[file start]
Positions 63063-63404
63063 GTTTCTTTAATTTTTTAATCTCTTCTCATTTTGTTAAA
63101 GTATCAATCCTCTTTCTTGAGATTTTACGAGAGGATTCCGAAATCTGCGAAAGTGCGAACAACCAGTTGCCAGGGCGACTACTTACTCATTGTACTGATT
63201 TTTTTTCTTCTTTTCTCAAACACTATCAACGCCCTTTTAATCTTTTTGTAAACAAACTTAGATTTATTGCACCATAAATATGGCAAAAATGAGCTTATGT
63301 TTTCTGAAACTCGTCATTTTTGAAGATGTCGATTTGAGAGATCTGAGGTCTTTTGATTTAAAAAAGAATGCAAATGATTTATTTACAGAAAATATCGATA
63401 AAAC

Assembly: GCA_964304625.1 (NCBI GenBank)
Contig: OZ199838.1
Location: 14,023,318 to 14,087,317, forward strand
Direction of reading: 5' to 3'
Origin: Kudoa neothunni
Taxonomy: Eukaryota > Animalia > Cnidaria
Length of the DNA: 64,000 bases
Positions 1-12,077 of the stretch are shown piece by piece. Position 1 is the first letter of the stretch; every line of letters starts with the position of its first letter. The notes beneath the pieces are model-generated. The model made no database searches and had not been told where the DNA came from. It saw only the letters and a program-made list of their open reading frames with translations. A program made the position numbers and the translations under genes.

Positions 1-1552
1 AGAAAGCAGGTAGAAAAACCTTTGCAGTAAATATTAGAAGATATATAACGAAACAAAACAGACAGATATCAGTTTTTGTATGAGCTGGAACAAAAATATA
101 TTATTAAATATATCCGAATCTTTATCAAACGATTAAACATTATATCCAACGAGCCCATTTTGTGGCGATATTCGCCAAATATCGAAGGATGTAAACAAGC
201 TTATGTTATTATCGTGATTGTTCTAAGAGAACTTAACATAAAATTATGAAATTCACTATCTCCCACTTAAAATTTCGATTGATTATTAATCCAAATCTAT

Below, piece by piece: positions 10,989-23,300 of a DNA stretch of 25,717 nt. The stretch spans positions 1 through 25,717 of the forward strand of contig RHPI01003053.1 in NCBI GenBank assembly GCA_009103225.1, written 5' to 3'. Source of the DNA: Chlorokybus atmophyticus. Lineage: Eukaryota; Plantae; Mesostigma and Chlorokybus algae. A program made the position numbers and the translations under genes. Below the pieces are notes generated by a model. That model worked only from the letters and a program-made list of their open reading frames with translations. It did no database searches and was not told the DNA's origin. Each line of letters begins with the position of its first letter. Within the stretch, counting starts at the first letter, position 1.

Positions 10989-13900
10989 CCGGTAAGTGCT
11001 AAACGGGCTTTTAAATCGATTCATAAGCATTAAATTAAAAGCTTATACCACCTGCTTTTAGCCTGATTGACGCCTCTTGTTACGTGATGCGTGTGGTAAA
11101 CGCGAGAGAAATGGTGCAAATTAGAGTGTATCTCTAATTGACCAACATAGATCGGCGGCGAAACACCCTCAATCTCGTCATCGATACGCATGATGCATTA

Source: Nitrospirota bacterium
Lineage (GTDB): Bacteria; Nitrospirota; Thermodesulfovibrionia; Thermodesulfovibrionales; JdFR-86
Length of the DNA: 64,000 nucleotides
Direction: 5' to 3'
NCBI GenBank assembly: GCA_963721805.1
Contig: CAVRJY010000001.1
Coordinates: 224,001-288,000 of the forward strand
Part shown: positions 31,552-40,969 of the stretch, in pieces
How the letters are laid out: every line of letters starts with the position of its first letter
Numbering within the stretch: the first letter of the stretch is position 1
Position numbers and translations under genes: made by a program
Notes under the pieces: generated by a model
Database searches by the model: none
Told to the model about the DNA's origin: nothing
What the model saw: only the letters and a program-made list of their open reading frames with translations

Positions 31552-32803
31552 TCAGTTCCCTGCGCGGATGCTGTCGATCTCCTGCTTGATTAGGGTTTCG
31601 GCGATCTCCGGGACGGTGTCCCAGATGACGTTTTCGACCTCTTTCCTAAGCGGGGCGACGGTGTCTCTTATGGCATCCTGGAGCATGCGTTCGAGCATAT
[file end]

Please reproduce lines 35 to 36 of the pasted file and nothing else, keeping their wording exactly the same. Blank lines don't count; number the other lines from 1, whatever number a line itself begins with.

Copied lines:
Notes under the pieces: generated by a model
Database searches by the model: none